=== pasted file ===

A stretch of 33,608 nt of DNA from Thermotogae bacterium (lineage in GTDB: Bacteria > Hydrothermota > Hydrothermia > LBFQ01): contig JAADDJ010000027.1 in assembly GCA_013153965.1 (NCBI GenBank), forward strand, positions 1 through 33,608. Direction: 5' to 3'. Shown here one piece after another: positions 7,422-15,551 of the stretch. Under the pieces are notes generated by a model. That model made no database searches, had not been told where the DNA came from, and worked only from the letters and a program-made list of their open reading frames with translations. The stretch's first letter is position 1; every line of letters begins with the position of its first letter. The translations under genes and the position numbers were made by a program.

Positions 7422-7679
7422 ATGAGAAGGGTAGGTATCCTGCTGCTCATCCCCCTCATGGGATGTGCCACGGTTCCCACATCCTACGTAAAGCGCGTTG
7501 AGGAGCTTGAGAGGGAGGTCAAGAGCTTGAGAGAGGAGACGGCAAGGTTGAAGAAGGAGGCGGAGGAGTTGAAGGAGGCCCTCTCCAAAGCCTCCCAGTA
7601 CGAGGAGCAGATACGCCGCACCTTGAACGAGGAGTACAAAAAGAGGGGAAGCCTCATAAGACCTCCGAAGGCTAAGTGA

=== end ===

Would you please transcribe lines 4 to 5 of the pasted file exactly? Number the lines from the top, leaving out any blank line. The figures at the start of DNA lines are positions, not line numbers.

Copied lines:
7501 AGGAGCTTGAGAGGGAGGTCAAGAGCTTGAGAGAGGAGACGGCAAGGTTGAAGAAGGAGGCGGAGGAGTTGAAGGAGGCCCTCTCCAAAGCCTCCCAGTA
7601 CGAGGAGCAGATACGCCGCACCTTGAACGAGGAGTACAAAAAGAGGGGAAGCCTCATAAGACCTCCGAAGGCTAAGTGA